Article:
In Re: The Paternity of S.J.E-C: Clarence Cones, III v. S.J.E-C, by next friend: Tabetha J. Emenaker, and Tabetha J. Emenaker (NFP)
49A02-1210-JP-805
Juvenile. Affirms order modifying custody of the minor child in favor of mother T.E.

Kevin Govan v. State of Indiana (NFP)
02A03-1302-CR-60
Criminal. Affirms denial of motion to correct erroneous sentence.

William Temple v. State of Indiana (NFP)
33A01-1211-MI-533
Miscellaneous. Reverses order dismissing petition for writ of state habeas corpus relief following revocation of Temple’s parole. Remands with instructions to transfer the cause to the court where he was convicted and sentenced.

State of Indiana v. Mark M. Hairston (NFP)
02A04-1209-PC-476
Post conviction. Grants rehearing and concludes that Hairston’s sentence runs afoul of the protection against double jeopardy enhancements and his appellate counsel’s failure to raise the issue on direct appeal amounts to ineffective assistance. Remands with instructions to vacate his 10-year repeat sexual offender enhancement and adjust his sentence accordingly.

Justin Land v. State of Indiana (NFP)
32A01-1212-CR-546
Criminal. Affirms conviction of Class B felony causing death while operating a motor vehicle.

Armando B. Quintero v. Maria L. Quintero (NFP)
43A03-1210-DR-434
Domestic relation. Affirms order with respect to the award of one-half of the value of the home and attorney fees of $8,000 to Maria Quintero. Reverses division of the full value of Armando Quintero’s pension between the parties and remands with instructions.

Corrie Tomblin v. Michael A. Tomblin (NFP)

50A03-1211-DR-471
Domestic relation. Affirms order modifying custody in the decree dissolving the Tomblins’ marriage.

Greg Haney, as Trustee of the Revocable Trust Agreement of Jay Budman Farrar Executed October 5, 1999 v. Patricia J. Farrar, as Personal Representative of the Estate of Jay B. Farrar (NFP)
29A02-1212-EU-1004
Estate, unsupervised. Affirms denial of Haney’s petition to require Patricia Farrar to pay certain estate expense out of the estate as opposed to funds within the trust over which Haney was the trustee.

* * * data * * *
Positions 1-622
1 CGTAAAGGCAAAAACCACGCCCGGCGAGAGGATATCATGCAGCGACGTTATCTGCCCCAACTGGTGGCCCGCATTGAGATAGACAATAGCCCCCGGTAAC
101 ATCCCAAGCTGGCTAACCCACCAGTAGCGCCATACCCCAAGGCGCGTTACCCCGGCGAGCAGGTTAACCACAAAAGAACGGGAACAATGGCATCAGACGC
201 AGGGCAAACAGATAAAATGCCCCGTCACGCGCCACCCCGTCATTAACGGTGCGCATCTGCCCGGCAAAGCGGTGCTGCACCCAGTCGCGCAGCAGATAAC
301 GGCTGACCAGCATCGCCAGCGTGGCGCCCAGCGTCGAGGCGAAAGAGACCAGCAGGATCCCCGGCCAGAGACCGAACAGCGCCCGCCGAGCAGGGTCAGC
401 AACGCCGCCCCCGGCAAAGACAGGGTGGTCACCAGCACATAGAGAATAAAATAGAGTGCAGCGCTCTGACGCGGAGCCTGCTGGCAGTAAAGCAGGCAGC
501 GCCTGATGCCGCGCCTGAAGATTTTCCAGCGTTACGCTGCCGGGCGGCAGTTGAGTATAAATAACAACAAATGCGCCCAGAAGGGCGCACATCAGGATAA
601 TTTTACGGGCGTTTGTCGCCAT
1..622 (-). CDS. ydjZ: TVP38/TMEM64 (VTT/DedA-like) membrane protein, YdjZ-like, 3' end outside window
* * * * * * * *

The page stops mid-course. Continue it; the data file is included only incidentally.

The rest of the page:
Joseph E. Stambaugh v. State of Indiana (NFP)
71A03-1212-CR-545
Criminal. Affirms convictions of Class C felony operation a motor vehicle after lifetime suspension of driving privileges, Class D felonies resisting law enforcement and possession of cocaine, Class A misdemeanor possession of marijuana and Class B misdemeanor false informing.

Arlisha Williams v. Review Board of the Indiana Department of Workforce Development, and UPS Ground Freights, Inc. (NFP)
93A02-1211-EX-959
Agency action. Affirms denial of unemployment benefits.

Alfred Vela v. State of Indiana (NFP)
45A05-1210-CR-559
Criminal. Affirms conviction of Class A felony voluntary manslaughter.

The Indiana Supreme Court and Tax Court posted no decisions by IL deadline.
 

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  1. The sad thing is that no fish were thrown overboard The "greenhorn" who had never fished before those 5 days was interrogated for over 4 hours by 5 officers until his statement was illicited, "I don't want to go to prison....." The truth is that these fish were measured frozen off shore and thawed on shore. The FWC (state) officer did not know fish shrink, so the only reason that these fish could be bigger was a swap. There is no difference between a 19 1/2 fish or 19 3/4 fish, short fish is short fish, the ticket was written. In addition the FWC officer testified at trial, he does not measure fish in accordance with federal law. There was a document prepared by the FWC expert that said yes, fish shrink and if these had been measured correctly they averaged over 20 inches (offshore frozen). This was a smoke and mirror prosecution.

  2. I love this, Dave! Many congrats to you! We've come a long way from studying for the bar together! :)

  3. This outbreak illustrates the absurdity of the extreme positions taken by today's liberalism, specifically individualism and the modern cult of endless personal "freedom." Ebola reminds us that at some point the person's own "freedom" to do this and that comes into contact with the needs of the common good and "freedom" must be curtailed. This is not rocket science, except, today there is nonstop propaganda elevating individual preferences over the common good, so some pundits have a hard time fathoming the obvious necessity of quarantine in some situations....or even NATIONAL BORDERS...propagandists have also amazingly used this as another chance to accuse Western nations of "racism" which is preposterous and offensive. So one the one hand the idolatry of individualism has to stop and on the other hand facts people don't like that intersect with race-- remain facts nonetheless. People who respond to facts over propaganda do better in the long run. We call it Truth. Sometimes it seems hard to find.

  4. It would be hard not to feel the Kramers' anguish. But Catholic Charities, by definition, performed due diligence and held to the statutory standard of care. No good can come from punishing them for doing their duty. Should Indiana wish to change its laws regarding adoption agreements and or putative fathers, the place for that is the legislature and can only apply to future cases. We do not apply new laws to past actions, as the Kramers seem intent on doing, to no helpful end.

  5. I am saddened to hear about the loss of Zeff Weiss. He was an outstanding member of the Indianapolis legal community. My thoughts are with his family.